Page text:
A comparison with world maps before 1569 shows how closely Mercator drew on the work of other cartographers and his own previous works, but he declares (Legend 3) that he was also greatly indebted to many new charts prepared by Portugese and Spanish sailors in the portolan tradition. Earlier cartographers of world maps had largely ignored the more accurate practical charts of sailors, and vice-versa, but the age of discovery, from the closing decade of the fifteenth century, stimulated the integration of these two mapping traditions: Mercator's world map embodied both for the first time.

The 1569 Mercator map of the world. (This is a low resolution image. Links to higher resolution images are given below).

Extant copies and facsimiles

Mercator's 1569 edition was a large planisphere[2], i.e. a projection of the spherical Earth onto the plane. It was printed in eighteen separate sheets from copper plates almost certainly engraved by Mercator himself.getref Each sheet measures 33 by 40 cmgetref and with a border of 2 cm the complete map measures 202 by 124 cm. All sheets span a longitude of 60 degrees; the first row of 6 sheets cover latitudes 80N to 56N, the second row cover 56N to 16S and the third row cover 16S to 66S: this latitude division is not symmetric with respect to the equator thus giving rise to the later criticism of a Euro-centric projection.[3]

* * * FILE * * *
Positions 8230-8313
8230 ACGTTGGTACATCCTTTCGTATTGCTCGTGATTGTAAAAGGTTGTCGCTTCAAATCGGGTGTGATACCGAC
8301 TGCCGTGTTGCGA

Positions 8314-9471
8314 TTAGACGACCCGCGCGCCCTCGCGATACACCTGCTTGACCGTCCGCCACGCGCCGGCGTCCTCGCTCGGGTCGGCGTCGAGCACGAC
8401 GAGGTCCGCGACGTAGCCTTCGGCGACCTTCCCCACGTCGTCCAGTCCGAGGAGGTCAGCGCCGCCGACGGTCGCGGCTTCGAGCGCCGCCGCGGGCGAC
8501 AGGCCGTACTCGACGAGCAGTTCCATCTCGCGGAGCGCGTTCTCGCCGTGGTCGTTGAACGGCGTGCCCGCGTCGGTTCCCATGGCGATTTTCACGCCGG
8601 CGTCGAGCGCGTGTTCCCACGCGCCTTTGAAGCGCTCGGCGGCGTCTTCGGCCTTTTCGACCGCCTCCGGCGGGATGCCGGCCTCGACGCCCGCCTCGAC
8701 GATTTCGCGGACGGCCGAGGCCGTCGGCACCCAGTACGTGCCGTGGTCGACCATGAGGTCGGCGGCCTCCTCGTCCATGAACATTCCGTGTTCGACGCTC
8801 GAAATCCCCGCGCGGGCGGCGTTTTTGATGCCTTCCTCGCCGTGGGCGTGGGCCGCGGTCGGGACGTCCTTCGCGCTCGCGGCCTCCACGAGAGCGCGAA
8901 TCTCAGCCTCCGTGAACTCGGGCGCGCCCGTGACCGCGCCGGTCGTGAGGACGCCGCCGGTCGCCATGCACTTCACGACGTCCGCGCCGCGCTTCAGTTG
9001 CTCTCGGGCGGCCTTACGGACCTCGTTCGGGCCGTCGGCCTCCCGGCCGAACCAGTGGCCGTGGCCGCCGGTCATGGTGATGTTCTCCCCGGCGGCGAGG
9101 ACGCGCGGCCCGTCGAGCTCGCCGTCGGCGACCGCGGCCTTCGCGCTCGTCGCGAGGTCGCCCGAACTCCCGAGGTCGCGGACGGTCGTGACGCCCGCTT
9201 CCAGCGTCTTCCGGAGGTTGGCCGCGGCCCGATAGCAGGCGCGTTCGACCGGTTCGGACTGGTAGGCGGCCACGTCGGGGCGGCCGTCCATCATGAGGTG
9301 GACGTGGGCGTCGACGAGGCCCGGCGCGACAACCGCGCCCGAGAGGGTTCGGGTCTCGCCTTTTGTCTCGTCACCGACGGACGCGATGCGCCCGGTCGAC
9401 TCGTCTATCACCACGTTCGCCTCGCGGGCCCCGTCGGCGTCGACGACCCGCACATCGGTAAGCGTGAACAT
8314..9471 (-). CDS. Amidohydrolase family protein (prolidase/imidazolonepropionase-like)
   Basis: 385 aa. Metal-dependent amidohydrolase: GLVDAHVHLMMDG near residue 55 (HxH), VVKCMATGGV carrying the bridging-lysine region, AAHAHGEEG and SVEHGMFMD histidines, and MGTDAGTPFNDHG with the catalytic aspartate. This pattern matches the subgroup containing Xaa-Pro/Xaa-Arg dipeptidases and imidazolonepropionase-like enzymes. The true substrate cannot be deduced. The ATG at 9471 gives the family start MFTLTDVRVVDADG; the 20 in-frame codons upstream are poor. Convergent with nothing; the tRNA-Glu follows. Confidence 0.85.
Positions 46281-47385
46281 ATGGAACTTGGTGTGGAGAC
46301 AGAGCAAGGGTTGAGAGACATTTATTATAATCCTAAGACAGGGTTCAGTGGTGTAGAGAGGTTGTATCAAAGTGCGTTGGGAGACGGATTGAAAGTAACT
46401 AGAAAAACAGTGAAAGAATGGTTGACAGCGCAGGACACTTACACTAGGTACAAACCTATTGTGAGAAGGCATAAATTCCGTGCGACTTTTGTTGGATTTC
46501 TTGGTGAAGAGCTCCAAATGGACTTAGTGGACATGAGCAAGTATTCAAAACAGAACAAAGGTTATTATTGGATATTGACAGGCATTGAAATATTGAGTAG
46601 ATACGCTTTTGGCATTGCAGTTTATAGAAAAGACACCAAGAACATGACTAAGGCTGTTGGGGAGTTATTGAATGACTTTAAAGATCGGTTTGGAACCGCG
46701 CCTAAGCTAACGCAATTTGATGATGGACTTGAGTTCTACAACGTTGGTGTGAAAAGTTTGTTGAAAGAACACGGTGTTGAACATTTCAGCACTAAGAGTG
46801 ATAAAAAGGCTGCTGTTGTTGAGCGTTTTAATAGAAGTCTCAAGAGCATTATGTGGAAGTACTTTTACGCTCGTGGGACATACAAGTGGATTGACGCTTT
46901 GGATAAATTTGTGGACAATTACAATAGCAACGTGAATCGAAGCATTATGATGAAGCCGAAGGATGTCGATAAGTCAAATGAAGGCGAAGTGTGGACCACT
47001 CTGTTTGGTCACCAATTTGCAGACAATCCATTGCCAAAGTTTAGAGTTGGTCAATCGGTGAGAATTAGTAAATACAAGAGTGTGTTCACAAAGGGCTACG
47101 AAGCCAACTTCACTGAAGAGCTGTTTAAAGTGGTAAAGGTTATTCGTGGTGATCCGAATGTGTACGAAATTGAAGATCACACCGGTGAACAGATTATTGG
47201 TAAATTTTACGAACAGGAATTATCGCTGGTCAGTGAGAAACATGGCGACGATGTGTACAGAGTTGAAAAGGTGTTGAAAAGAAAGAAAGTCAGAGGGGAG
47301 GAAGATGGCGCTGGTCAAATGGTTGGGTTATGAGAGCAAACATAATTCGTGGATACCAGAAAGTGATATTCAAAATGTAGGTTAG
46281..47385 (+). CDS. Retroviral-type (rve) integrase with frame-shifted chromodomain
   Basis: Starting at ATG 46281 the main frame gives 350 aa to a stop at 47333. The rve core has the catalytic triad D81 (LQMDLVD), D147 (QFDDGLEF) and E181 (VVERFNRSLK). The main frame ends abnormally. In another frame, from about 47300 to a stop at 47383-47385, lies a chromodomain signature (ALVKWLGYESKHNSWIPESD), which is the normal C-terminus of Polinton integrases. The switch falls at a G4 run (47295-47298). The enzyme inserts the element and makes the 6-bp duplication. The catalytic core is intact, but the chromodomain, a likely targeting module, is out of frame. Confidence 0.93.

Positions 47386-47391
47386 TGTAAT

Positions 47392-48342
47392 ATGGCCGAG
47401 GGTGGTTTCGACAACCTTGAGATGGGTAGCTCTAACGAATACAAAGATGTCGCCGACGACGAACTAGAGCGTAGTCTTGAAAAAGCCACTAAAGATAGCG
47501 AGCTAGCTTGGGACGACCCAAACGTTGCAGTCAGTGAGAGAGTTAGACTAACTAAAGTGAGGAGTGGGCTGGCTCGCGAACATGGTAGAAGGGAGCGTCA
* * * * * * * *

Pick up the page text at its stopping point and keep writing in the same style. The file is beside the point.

It is not known how many copies of the map were printed but it was possibly in the region of several hundred.[4] Despite this large print run, by the middle of the the nineteenth there was only one known copy, that at the Bibliotheque Nationale de France. A second copy was discovered in 1889 at the Stadt Bibliothek of Breslau (now Wroclaw) along with maps of Europe and Britain.getref These three maps were destroyed by fire in 1945 but fortunately copies had been made before then.[5] A third copy was found in a map collection Mappae Geographiae vetustae from the archives of the Amerbach family which had been gifted to the library of the University of Basel.[6] The only other complete copy was discovered at an auction sale in Luzern in in 1932 and is now in the map collection of the Maritiem Museum Prins Hendrik in Rotterdam.[7] In addition to the complete copies there is a single page showing the North Atlantic in the Mercator atlas of Europe in the [British Library].[8] There are various paper reproductions of all four maps but only those at the original scale do justice to the detail and the artistry of Mercator's engraving: they are detailed below. There are online images of three versions of the map: the Breslau map is the exception.